Your doctor, medical geneticist or nurse practitioner may administer a genetic test. Depending on the type of test, a sample of your blood, skin, amniotic fluid or other tissue will be collected and sent to a lab for analysis.
Jul. 19, 2013
- Blood sample. A member of your health care team obtains the sample by inserting a needle into a vein in your arm. For newborn screening tests, a blood sample is taken by pricking your baby's heel.
- Cheek swab. In some situations, a swab sample from the inside of your cheek is collected for genetic testing.
- Amniocentesis. This prenatal genetic test relies on a sample of the amniotic fluid. During amniocentesis, your doctor inserts a thin, hollow needle through your abdominal wall and into your uterus. A small amount of amniotic fluid is then withdrawn into a syringe, and the needle is removed.
- Chorionic villus sampling. For this prenatal genetic test, your doctor takes a tissue sample from the placenta. Depending on your situation, the sample may be taken with a tube (catheter) through your cervix or through your abdominal wall and uterus using a thin needle.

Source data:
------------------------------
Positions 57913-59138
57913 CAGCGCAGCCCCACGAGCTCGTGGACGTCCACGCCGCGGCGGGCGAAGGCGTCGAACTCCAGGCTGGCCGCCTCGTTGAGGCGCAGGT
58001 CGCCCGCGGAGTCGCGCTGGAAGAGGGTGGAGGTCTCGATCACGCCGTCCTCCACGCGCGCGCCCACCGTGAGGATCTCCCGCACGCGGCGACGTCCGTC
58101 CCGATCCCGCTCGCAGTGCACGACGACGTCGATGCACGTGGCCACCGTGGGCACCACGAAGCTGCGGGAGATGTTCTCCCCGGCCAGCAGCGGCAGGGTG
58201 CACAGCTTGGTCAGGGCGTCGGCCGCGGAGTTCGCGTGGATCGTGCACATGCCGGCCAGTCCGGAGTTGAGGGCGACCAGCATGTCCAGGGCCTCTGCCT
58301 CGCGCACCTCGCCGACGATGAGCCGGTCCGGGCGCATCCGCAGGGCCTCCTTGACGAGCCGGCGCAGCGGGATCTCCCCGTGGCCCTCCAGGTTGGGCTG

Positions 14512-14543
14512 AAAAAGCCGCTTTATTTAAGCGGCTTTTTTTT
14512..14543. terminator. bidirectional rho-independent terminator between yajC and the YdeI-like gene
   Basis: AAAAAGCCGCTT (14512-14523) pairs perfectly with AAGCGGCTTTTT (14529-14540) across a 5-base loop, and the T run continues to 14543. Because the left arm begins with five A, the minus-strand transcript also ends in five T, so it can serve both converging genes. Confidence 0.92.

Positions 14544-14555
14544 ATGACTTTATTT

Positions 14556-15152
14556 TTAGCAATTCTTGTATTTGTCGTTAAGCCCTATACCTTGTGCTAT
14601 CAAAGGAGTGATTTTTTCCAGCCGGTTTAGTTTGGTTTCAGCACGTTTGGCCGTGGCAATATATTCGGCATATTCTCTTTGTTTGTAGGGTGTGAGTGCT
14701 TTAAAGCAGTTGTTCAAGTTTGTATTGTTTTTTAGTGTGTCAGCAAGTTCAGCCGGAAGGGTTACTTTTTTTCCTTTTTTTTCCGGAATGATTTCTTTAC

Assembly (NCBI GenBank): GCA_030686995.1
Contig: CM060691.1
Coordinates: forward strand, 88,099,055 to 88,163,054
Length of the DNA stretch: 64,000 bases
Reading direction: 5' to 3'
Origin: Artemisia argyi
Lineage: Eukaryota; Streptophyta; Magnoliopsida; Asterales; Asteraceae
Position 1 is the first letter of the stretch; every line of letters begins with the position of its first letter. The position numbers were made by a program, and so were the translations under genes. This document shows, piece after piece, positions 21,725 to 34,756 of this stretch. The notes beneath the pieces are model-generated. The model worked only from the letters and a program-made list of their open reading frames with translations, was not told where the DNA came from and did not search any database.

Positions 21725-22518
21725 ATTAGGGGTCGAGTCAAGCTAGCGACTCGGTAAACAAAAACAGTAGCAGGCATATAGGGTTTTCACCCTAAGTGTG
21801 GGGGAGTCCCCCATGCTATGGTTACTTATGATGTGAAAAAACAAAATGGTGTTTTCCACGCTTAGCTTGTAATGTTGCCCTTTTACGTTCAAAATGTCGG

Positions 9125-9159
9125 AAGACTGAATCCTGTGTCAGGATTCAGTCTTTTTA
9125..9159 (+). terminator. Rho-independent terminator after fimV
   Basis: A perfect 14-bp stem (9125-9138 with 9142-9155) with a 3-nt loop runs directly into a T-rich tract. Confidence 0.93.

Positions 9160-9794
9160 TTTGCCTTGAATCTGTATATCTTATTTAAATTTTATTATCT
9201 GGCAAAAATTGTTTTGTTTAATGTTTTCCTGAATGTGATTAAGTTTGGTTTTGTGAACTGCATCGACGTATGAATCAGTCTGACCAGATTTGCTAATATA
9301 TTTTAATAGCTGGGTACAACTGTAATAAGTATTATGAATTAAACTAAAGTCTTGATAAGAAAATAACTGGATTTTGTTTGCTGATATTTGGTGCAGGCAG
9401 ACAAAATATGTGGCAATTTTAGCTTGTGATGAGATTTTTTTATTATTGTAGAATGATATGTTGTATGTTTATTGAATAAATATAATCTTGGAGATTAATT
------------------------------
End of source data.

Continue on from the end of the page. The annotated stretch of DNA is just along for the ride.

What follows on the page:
- Handbook — Help me understand genetics. Genetics Home Reference. http://ghr.nlm.nih.gov/handbook/. Accessed May 7, 2013.
- Frequently asked questions about genetic testing. National Human Genome Research Institute. http://www.genome.gov/19516567. Accessed May 7, 2013.
- Raby BA, et al. Genetic counseling and testing. http://www.uptodate.com/home. Accessed May 8, 2013.
- Grody WW, et al. ACMG position statement on prenatal/preconception expanded carrier screening. American College of Medical Genetics and Genomics. Genetics in Medicine. In press. Accessed May 8, 2013.
- Harms RW (expert opinion). Mayo Clinic, Rochester, Minn. May 10, 2013.